Side Effects of Birth Control
Unfortunately, there are many side effects to the birth control pill including:
Combination birth control can also increase the risk of:
You should consult with your doctor if you experience:
The risk of side effects is increased in the following cases:
Transitioning Off Birth Control Symptoms
As you transition off birth control your hormones need to regulate. This typically takes 90-days but begins within 48- hours. This can result in a variety of symptoms that may include:
What to do when you stop birth control and want to conceive?
Before stopping birth control (with the intent of TTC) or as soon as you stop it you should begin a fertility supportive diet! Try foods like beans, quinoa, avocado, sunflower seeds, Greek yogurt, cheeses, salmon, asparagus, and lentils. Strongly consider ayurvedic tea formulated to increase the uterine’s performance that contains herbal ingredients like containing saffron, lemon balm, and Dong Quai. Eating a fertility-boosting diet and drinking herbal fertility-boosting teas are just two ways you can begin balancing your hormones and boosting your fertility.
Some people may do a birth control detox as well, there is currently no research saying this is necessary after you stop taking birth control. It is important to support your body through this transition by eating a well-balanced diet, getting proper sleep, and using supplements that are high in; Vitamin C, Magnesium, fish oil, collagen, and probiotics. You can read about unconventional ways to boost fertility here!
Detoxing From Oral Contraception
While detox is not necessary and research is limited, some people do report better hormonal regulation after detoxing. There are a variety of “birth control detoxes” available for purchase online, but it is important to note that many of the ingredients are not safe in pregnancy. A common home detox regimen after birth control is a liver detox.
Birth control has an impact on the liver. Estrogens are associated with slow bile flow, dilatation of spaces in the liver, liver adenomas, liver cancer, clotting of the veins in the liver, and an increased risk of gallstones. A liver detox could help you after stopping oral contraceptives!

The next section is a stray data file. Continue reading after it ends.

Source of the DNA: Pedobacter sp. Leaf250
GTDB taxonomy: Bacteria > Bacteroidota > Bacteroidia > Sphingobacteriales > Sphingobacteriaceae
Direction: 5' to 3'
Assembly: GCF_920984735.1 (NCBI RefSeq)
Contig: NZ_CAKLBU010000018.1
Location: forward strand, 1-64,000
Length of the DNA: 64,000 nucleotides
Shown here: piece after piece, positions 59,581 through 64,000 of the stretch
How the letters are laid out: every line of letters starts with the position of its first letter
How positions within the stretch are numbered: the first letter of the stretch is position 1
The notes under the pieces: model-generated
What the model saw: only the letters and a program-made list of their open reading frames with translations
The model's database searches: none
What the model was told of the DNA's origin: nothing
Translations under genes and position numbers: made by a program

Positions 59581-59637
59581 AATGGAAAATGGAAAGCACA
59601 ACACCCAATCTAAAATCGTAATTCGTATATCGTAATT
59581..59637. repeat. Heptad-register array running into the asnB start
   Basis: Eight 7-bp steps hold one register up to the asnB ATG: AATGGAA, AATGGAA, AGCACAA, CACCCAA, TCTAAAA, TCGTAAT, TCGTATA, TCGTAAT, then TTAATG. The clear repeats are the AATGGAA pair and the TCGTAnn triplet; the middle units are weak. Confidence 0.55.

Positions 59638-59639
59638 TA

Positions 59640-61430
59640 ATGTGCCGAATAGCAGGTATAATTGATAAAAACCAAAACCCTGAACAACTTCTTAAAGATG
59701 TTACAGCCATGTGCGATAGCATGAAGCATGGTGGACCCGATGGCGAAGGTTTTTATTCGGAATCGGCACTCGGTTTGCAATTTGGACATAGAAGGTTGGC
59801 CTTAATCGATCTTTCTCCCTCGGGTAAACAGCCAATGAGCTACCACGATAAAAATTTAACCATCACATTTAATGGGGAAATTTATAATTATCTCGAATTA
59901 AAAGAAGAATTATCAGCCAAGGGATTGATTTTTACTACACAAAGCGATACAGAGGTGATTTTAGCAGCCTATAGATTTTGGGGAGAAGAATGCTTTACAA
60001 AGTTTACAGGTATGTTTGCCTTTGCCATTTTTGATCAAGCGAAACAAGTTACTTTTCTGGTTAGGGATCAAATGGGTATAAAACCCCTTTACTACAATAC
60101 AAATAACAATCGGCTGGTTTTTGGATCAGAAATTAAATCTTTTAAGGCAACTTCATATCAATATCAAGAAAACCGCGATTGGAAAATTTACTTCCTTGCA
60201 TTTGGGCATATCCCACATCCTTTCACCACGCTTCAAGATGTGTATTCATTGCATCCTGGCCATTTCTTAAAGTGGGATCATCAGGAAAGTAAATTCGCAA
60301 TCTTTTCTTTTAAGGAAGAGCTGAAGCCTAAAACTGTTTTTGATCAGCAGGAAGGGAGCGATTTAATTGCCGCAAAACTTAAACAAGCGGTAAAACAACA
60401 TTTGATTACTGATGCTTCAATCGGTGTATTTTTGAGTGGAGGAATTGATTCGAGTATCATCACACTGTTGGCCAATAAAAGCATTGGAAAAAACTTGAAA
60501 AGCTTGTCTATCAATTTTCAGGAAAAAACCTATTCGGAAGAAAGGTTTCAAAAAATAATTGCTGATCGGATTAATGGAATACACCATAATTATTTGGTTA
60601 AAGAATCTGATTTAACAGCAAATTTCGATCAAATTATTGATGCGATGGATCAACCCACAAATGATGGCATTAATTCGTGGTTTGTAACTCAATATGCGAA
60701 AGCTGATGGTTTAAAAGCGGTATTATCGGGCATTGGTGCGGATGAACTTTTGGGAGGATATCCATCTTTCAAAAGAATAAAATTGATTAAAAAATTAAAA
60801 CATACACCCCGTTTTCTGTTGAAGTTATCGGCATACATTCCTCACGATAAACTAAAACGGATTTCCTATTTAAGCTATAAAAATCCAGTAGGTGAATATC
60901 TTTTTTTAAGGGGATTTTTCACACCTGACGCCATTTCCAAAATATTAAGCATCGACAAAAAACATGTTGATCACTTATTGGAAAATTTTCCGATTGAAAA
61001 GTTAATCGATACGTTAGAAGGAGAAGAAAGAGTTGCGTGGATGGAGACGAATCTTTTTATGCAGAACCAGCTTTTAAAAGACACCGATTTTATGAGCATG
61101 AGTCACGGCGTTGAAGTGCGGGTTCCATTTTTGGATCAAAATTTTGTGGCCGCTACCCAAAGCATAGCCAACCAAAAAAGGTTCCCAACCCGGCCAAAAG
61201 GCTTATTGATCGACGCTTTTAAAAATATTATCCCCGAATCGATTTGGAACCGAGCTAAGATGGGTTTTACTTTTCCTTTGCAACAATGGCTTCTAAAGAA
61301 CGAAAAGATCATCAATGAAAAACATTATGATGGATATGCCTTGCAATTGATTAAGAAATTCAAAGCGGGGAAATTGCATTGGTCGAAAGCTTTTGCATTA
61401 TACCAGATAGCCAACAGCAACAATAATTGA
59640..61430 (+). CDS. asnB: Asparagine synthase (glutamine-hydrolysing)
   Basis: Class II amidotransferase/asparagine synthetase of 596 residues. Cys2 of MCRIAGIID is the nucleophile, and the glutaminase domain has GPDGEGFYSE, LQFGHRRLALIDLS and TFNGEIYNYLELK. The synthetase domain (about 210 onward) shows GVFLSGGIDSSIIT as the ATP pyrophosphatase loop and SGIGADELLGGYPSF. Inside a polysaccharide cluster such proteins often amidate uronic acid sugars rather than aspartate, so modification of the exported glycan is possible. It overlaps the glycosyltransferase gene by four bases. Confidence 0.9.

Try removing toxic foods, increasing raw vegetable juice intake, increasing potassium intake, eating liver meat, and researching coffee enemas and their effects on liver detoxing.
What is a Coffee Enema, you ask?
A coffee enema is conducted by combining 2 tablespoons of coffee with three cups of water. Once done simmering you use it in your enema kit. Release after 10 minutes. Throughout this process coffee is retained in your bowel, allowing the fluid to enter the liver through the intestinal wall. This is said to increases bile flow. Check it out for yourself to see if you should consider discussing this as an option with your provider.
Clinic, M. (2020, December 17). Combination Birth Control Pills. Mayo Clinic. Retrieved February 21, 2022, from https://www.mayoclinic.org/tests-procedures/combination-birth-control-pills/about/pac-20385282
Commerce, B. (2018, March 30). Addressing oral contraceptives, the liver and ways to Detox. Agent Nateur. Retrieved February 21, 2022, from https://www.agentnateur.com/blogs/agent-tips/addressing-oral-contraceptives-the-liver-and-ways-to-detox
KFF. (2020, June 26). Oral contraceptive pills. KFF. Retrieved February 21, 2022, from https://www.kff.org/womens-health-policy/fact-sheet/oral-contraceptive-pills/#:~:text=Oral%20contraceptive%20pills%20(OCP)%20consist,and%20the%20continuous%20use%20pill.